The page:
"Conflict is the beginning of consciousness"

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Kaitlyn Dmyterko, Staff Writer

M. Ester Harding, an American Jungian psychoanalyst, once said, “ Conflict is the beginning of consciousness.” However, the results of this week's Endocrinologic and Metabolic Drugs Advisory Committee and Drug Safety and Risk Management Advisory Committee meeting seemed to provide little clarity to the controversies surrounding GlaxoSmithKline's diabetes drug Avandia.

The drug has been under scrutiny since 2007, when Dr. Steve Nissen and co-author Kathy Wolski of the Cleveland Clinic first published in the New England Journal of Medicine that the drug could be linked to an increased risk of cardiovascular event rates in diabetic patients.

Since then, entities of the industry, including a major investigation by the FDA and members of the Senate, have all taken turns backing or bashing the drug's safety profile.

After Nissen and Wolski made these data public, the FDA called for the committees to hold a meeting to answer the hard-hitting questions that surrounded the drug. But, even while there was evidence that Avandia posed risks (20 to three vote), a 22 to one vote by members concluded back in 2007 that the drug stay on the market.

Now, three years later and another two-day committee meeting down, the fate of Avandia once again hangs in the balance.

Fervently debated at Tuesday and Wednesday’s meeting were results of the RECORD trial, which most members pinpointed as inconclusive at best. Dr. Thomas A. Marciniak, of the FDA, accused GSK of bias during the RECORD trial due to improper documentation and missing data, while others questioned the trial's open-label design.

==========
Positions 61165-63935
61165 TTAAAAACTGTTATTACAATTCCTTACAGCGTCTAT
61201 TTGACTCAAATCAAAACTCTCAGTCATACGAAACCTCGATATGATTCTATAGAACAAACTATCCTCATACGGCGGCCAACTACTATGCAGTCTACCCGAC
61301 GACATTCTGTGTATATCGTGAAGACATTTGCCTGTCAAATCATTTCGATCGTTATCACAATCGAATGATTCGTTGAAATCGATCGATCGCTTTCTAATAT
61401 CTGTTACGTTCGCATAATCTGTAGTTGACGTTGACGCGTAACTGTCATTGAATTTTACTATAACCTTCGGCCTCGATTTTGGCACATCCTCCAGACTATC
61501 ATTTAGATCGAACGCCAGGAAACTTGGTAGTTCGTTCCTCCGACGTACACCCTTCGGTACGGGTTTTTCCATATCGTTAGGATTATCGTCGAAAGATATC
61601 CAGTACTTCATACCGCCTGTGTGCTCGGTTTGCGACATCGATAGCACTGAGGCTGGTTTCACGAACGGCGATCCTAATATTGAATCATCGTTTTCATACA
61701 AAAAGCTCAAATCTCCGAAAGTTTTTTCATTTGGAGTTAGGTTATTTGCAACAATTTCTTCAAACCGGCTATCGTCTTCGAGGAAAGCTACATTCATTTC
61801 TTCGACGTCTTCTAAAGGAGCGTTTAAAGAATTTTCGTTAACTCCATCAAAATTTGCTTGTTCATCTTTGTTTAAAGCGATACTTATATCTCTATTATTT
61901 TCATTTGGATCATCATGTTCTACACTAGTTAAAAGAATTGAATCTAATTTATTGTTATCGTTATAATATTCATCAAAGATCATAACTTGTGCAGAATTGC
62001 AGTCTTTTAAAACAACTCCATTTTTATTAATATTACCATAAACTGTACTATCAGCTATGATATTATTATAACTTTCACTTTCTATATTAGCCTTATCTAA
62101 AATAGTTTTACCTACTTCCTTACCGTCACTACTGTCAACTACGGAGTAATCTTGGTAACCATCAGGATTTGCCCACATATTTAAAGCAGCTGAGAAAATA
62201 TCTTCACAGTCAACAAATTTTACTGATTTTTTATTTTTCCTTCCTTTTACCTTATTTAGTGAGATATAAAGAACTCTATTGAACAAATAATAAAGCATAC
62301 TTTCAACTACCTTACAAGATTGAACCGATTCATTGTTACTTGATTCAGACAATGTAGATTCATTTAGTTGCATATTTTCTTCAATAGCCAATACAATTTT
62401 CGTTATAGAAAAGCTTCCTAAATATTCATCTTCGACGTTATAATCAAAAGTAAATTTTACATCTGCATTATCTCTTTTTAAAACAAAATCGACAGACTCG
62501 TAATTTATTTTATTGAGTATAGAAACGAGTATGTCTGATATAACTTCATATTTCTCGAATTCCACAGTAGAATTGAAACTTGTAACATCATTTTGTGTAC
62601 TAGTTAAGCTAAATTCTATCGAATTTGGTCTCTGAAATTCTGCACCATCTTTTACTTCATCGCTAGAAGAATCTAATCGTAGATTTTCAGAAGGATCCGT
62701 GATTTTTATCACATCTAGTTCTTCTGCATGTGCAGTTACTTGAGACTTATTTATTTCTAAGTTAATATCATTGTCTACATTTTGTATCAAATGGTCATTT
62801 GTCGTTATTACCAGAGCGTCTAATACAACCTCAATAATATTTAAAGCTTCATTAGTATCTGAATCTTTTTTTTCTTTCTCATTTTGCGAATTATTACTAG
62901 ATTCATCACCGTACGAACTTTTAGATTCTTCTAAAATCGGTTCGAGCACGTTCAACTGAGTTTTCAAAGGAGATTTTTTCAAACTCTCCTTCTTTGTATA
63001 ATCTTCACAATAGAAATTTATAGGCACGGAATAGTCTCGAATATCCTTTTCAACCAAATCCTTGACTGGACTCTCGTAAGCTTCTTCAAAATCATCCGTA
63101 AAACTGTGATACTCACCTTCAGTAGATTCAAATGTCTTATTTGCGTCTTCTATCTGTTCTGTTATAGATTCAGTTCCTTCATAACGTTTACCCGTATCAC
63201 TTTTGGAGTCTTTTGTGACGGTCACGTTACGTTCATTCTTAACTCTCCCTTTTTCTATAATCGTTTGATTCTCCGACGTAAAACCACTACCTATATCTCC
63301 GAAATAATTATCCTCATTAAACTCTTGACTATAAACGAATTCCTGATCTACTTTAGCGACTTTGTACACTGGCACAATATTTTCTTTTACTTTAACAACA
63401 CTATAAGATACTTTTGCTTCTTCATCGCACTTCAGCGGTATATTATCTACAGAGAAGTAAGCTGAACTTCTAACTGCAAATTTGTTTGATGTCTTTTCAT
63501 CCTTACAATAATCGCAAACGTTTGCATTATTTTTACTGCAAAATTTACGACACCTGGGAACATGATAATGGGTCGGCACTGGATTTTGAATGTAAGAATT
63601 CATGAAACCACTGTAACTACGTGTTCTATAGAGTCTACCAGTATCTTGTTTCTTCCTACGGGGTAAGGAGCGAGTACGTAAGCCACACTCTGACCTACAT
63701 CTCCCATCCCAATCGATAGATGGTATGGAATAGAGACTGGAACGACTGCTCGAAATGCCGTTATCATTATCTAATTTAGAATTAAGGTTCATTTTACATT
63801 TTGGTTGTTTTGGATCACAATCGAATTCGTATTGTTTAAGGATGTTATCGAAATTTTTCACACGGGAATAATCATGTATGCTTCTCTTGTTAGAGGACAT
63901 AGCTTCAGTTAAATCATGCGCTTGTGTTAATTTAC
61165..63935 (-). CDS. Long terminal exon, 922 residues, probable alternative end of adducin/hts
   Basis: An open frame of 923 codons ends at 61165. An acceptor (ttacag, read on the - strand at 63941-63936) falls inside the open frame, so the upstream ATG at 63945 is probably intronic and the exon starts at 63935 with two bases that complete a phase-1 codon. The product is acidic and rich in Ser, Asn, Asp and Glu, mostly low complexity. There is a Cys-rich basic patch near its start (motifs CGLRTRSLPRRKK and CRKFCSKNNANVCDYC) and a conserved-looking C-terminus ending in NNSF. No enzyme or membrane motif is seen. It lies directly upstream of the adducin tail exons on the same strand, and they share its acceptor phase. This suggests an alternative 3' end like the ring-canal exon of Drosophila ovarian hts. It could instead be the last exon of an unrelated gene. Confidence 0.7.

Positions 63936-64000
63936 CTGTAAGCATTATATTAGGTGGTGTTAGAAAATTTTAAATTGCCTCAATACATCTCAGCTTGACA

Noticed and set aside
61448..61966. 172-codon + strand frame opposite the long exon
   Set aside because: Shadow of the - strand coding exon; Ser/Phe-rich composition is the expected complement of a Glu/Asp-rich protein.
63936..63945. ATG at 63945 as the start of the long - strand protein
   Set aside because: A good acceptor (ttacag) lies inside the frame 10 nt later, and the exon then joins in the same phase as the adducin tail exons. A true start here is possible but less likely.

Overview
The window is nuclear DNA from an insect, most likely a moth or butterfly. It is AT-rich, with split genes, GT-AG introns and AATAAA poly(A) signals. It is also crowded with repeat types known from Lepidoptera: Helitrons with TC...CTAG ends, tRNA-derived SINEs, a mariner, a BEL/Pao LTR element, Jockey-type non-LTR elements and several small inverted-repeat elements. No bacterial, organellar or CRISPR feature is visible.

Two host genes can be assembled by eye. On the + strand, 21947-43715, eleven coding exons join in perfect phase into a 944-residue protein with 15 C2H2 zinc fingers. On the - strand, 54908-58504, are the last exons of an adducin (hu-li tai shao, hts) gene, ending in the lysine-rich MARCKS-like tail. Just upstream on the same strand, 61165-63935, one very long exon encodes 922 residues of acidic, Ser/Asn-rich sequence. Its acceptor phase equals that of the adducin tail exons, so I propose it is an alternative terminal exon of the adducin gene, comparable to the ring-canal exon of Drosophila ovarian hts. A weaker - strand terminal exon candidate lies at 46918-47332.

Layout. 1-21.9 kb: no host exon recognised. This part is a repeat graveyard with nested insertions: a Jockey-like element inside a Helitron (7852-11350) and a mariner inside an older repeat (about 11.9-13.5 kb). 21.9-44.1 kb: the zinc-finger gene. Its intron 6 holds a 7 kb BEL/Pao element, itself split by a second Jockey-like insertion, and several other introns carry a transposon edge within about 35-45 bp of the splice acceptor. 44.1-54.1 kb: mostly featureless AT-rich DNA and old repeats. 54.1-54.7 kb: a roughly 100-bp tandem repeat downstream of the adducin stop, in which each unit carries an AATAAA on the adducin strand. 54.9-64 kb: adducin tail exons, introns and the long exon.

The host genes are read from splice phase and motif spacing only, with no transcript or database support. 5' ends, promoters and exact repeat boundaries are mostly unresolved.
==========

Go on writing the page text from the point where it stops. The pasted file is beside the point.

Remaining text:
Even after hours of discussion about whether Avandia is better or worse than alternatives, results of the vote were still mixed. While 12 members voted that the drug be pulled from the shelves due to concern of increased harm, 20 other members voted the drug be continued on the market with additional restrictions and warnings. One member abstained.

While members went back and forth, Dr. Michael A. Proschan, of the NIH, a committee member, said that evidence has repeatedly shown that rosiglitazone has proven to increase risks of HF. “How many more things does it have to be bad for before you say enough is enough?” he asked.

Additionally, this week results of the BARI 2D trial found that Avandia didn’t increase the risk of death, stroke or MI, while a study in the Archives of Internal Medicine, found Avandia did increase MI.

And in other news surrounding Avandia, it was reported that GSK made a $460 million offer to settle 10,000 product liability suits linked to the drug.

Dr. Lamont G. Weide, of the University of Missouri-Kansas City, yesterday quoted Claude Bernard and said, “Among the experiments that may be tried on man, those that can only harm are forbidden, those that are innocent are permissible, and those that may do good are obligatory.”

Even after years of scrutiny and evidence connecting Avandia to CV risk, the fate of the drug is still a puzzle. Do comparable drugs like pioglitazone work as effectively as Avandia without less room for patient risk? Or, does Avandia's ability to enhance glucose control by 1.5 percent outweigh its risk?

The FDA now holds the key to clarifying this complicated, muddled puzzle.

On these issues or others, please feel free to contact me.

Kaitlyn Dmyterko